Photo Credit: A photo of the Leviathan II, posted to Facebook by rescuer Albert Titian. Photo: Facebook/Albert Titian

Local Coast Guard Heroes Become TV Stars

Experience the high and low tides of ​​some of Ahousaht's most remarkable guardians.

“Ocean Warriors is a series about hope and heroism, tragedy and heartbreak.”

Modern life has brought us many things–new tech gadgets, 24-hour news, Zoom–but, unfortunately, not many heroes. That’s about to change with a new hard-hitting documentary series currently filming in Ahousaht.

The series, set to air on APTN and CHEK TV next spring focuses on the action-packed rescue missions of local heroes from the Coastal Nations Coast Guard Auxiliary.

This group of volunteer Indigenous search and rescue workers have been saving countless lives for years. Ocean Warriors – Mission Ready will be an in-depth look into both the make-or-break moments that have made such an impact, as well as the culture of giving back that drives them to protect our communities.

Award-winning producer and director of the series Steve Sxwithhul’txw has said that despite the Auxiliary putting their own lives on the line to protect others, they are extremely humble and see their actions as simply the right thing to do.

“In the past, they haven’t gotten the recognition that they deserve as, I’ll be honest, as heroes. These are people that put their lives at risk every day. First Nation people from small communities who go rushing out in the most atrocious weather — high winds, rain, high surf, fog, you name it. And when a call for a rescue comes in or assistance, they always are there, he told Cortes Current‘s reporter Crystal St.Pierre.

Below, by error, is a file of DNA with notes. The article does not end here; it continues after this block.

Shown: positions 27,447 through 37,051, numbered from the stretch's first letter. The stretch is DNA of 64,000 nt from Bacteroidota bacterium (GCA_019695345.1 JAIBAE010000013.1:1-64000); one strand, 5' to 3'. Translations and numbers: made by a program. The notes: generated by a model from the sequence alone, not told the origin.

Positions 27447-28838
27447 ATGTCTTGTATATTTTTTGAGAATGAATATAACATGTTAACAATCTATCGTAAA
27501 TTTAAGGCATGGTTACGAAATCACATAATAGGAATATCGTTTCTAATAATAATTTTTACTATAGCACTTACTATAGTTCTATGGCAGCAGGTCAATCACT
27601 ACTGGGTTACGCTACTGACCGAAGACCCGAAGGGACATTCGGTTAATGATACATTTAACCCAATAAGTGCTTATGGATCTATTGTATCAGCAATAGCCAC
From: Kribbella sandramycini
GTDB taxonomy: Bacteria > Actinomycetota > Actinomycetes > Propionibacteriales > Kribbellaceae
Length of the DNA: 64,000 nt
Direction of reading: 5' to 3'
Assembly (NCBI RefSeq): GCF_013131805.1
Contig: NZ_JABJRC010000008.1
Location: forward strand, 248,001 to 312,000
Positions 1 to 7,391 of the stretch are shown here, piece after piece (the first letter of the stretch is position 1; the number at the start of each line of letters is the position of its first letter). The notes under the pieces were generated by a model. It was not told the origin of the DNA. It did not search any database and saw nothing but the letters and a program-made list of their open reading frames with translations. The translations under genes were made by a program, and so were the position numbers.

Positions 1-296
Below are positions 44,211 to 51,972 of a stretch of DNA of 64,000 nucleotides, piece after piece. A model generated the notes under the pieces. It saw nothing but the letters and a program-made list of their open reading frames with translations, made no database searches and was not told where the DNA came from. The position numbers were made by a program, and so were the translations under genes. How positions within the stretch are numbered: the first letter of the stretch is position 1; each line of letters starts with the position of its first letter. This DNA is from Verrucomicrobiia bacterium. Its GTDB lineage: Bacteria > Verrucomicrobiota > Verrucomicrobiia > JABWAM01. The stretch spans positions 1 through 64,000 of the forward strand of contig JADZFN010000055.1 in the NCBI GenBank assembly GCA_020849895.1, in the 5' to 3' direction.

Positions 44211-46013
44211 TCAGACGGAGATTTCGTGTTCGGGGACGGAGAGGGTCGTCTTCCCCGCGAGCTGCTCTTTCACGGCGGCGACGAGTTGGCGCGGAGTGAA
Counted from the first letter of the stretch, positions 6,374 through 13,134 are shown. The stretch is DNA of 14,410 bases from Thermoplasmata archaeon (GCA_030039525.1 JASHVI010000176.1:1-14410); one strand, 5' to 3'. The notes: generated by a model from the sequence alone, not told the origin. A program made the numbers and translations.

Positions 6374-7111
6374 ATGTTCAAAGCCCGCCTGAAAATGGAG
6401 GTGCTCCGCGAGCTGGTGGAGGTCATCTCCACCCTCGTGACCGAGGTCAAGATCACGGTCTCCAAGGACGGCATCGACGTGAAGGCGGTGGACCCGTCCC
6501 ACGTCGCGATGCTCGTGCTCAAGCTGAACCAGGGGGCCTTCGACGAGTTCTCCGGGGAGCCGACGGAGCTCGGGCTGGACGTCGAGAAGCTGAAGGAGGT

They’ve helped rescue people from everything from flipped tour boats to plane crashes over the years, and some of the most notable rescue missions include the sinking of the Queen of the North ferry in 2006 near Gil Island, and Levianth II a whale-watching boat which capsized near Tofino, 6 people died within the first few minutes, but the rescue operation recovered 21 survivors.

Namgis First Nation Chief Don Svanvik commented on their work sayingOn the ocean, there’s a simple law. You help somebody that’s in trouble.

This is what drives the Coastal Nations Auxiliary to do the work they do, and we’re excited to learn more.

To help support the series and the people keeping you safe on the Island tune in to Ocean Warriors when it’s released on your local station.